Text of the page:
The recent increase in recommended vitamin D intake from the Food and Nutrition Board may prompt some to seek more summer sun. But, experts at The University of Texas MD Anderson Cancer say there’s no safe amount of time people can stay in the sun without increasing skin cancer risks.
People tend to think of sunshine when they think of vitamin D — and for good reason. When UV rays come in contact with the skin, it triggers the creation of vitamin D.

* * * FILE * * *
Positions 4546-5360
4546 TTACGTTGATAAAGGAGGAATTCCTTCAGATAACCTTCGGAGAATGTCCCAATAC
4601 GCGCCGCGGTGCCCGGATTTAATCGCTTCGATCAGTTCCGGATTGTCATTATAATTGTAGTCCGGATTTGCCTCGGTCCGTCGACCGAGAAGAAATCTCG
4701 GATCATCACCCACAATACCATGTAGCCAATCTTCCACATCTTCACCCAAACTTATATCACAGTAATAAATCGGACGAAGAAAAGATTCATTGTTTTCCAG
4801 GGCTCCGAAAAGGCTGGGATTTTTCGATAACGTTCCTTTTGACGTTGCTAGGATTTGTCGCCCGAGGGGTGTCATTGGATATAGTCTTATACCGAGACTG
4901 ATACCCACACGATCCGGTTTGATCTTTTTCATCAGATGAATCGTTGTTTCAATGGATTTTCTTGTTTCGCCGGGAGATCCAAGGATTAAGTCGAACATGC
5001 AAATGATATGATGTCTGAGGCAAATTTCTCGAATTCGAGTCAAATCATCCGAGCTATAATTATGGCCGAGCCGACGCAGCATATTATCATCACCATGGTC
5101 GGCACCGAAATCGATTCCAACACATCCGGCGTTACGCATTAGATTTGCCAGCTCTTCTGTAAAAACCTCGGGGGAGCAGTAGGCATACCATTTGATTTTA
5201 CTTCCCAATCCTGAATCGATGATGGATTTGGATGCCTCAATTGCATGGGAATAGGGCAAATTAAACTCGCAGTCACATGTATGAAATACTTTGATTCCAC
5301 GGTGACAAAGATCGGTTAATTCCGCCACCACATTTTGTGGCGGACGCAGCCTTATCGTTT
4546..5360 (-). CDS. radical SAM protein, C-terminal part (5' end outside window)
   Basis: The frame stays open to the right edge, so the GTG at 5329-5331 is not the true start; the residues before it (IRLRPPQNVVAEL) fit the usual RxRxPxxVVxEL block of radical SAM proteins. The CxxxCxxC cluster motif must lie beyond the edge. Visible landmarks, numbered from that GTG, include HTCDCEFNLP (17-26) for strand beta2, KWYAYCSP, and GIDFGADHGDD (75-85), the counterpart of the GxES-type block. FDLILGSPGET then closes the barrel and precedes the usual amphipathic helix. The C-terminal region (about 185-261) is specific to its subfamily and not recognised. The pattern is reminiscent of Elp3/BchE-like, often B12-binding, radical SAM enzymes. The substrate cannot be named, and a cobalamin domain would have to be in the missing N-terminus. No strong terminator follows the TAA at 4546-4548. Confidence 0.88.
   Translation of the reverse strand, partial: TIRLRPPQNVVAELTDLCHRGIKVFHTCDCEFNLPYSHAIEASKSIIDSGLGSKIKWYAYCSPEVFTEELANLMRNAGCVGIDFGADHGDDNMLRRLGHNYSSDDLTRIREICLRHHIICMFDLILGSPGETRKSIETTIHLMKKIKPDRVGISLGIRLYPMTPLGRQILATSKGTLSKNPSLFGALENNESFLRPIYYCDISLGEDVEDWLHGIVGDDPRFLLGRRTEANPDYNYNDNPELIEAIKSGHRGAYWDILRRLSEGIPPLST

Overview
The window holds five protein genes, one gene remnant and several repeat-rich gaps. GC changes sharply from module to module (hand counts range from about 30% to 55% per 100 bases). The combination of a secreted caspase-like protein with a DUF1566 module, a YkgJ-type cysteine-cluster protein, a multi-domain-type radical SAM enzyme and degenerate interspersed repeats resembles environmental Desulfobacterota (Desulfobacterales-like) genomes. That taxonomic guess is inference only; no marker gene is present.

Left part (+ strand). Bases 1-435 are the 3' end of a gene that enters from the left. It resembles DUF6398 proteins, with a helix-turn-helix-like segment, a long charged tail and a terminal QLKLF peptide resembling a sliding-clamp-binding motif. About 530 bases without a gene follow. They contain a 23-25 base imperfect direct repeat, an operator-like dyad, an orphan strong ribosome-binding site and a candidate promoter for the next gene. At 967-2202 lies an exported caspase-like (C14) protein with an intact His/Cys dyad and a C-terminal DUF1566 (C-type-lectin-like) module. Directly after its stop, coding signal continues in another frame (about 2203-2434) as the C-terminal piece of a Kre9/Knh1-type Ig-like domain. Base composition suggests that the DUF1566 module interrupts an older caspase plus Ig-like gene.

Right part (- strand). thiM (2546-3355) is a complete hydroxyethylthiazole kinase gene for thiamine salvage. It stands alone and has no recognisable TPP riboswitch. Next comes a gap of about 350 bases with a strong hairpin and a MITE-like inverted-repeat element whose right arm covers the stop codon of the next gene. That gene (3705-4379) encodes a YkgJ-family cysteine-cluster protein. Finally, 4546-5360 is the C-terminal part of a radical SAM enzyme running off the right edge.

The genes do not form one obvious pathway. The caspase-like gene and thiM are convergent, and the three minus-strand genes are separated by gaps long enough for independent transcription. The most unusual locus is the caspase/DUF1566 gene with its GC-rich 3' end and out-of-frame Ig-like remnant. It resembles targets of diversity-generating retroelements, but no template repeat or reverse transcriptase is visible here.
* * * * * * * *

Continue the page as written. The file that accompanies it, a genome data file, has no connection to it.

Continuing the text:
“Some people may absorb enough vitamin D from their routine outdoor exposure,” says Susan Y. Chon, M.D., assistant professor in MD Anderson’s Department of Dermatology. “However, the benefits of UV exposure may be limited because they can lead to increased risks of developing skin cancer.”